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Chev Corvette steers clear of Detroit show

Detroit irony: GM has favoured the annual Detroit motor show with the launch of previous Corvettes, but not this time with the mid-engine C8.

Blow to Detroit motor show as Chevrolet takes its Corvette supercar debut elsewhere

13 Dec 2018

CHEVROLET appears set to snub its hometown motor show in Detroit by launching its all-new mid-engine Corvette at another event a few months later in 2019.
News reports from Motown say a General Motors spokesman has confirmed that Chevrolet will debut no new models at the annual Detroit show’s official press preview day on Monday January 15, joining a long list of companies to sit out the show’s song and dance routine this year.
Instead of launching the new C8 Corvette at the Detroit show like its predecessors, Chevrolet is planning to unveil it elsewhere in the northern spring, according to The Detroit News.
It remains to be seen if the car will make it to Australia in factory right-hand-drive form, but Holden managing director Dave Buttner raised hopes when he told GoAuto: “Watch this space.”
The long-awaited Corvette would undoubtedly have been the star of the show had it fronted up next year, with speculation about GM’s two-door sports flagship reaching fever pitch in recent months as a multitude of spy shots of test mules surfaced.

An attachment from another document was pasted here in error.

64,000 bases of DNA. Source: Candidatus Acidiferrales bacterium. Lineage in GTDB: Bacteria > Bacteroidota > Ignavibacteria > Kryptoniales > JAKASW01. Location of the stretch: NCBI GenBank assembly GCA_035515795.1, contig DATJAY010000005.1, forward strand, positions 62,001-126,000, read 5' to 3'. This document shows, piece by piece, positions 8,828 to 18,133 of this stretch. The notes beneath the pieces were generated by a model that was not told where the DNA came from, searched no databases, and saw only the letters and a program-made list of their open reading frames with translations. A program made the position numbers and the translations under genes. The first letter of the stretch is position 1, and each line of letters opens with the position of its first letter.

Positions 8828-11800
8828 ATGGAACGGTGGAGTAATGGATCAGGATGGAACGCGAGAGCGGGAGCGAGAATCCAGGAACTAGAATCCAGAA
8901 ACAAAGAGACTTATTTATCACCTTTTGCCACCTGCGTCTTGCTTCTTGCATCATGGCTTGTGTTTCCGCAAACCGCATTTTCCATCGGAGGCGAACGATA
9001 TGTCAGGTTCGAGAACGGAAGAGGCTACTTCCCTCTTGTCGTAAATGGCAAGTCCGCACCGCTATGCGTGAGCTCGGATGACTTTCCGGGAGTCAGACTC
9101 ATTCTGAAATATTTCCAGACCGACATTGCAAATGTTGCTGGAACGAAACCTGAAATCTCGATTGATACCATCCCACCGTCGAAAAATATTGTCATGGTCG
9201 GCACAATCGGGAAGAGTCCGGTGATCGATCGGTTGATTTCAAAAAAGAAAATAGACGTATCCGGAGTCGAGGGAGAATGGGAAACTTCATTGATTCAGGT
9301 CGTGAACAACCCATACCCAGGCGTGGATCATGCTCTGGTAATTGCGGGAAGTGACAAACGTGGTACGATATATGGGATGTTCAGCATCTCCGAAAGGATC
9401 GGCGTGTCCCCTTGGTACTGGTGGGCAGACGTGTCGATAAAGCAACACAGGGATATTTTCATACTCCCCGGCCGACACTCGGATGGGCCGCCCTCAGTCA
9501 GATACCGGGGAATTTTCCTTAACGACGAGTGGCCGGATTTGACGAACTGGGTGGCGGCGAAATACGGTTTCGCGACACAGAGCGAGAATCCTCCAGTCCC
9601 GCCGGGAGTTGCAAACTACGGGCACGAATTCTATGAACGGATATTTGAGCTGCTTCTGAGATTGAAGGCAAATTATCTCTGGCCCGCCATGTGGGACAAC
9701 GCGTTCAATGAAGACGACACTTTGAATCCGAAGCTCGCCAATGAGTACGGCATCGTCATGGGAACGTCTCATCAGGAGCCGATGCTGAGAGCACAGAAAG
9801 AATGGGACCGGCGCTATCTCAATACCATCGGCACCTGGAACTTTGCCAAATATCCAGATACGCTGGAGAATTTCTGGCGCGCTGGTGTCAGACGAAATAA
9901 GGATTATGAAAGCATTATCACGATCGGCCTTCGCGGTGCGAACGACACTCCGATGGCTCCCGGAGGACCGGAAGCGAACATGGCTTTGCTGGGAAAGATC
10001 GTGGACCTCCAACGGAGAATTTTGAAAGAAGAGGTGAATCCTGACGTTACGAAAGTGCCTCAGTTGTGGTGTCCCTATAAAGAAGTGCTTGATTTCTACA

The latest model has been designed to take the performance-car fight up to Europe’s supercars, with up to 745kW of power reportedly on tap from a blown 5.5-litre V8 slotted behind the two seats.
This is well above the 563kW of the current Corvette ZR1 that employs a supercharged LT5 6.2-litre V8.
Hybrid powertrain variants are also rumoured.
The new-generation car has been a long time coming, as its development was delayed by the global financial crisis in 2008 when GM fell into chapter 11 bankruptcy.
Instead, Chevrolet went with another front-engine, rear-wheel drive Corvette, the C7, that made its debut at the Detroit show in 2013.
The latest ’Vette’s no-show at Detroit is just the latest blow to the show that once was arguably the most important automotive expo in the world.
The list of exhibitors shrank dramatically last year as motor companies switched to other events such as the Las Vegas Consumer Electronics Show (CES) – held the week before the Detroit show – or opted to launch their new models on the internet.
German car companies are planning to stay away this year, and while the full list of exhibitors is yet to be published, several others are expected to skip the event.
The malaise is a worldwide trend, with the Paris show bereft of new metal this year. All eyes will be on the Geneva and Frankfurt shows in Europe to see if the decline continues.
Organisers of Detroit’s show – officially named the North American International Auto Show – plan to shift to a June slot from 2020 to escape both the harsh Detroit winter and a clash with CES.
The switch opens up possibilities of taking some of displays outside the Cobo exhibition hall – a no-no in winter when blizzards and icy winds can strike.
The show might also be tied to the Detroit grand prix and other motor events to attract more motoring fans.

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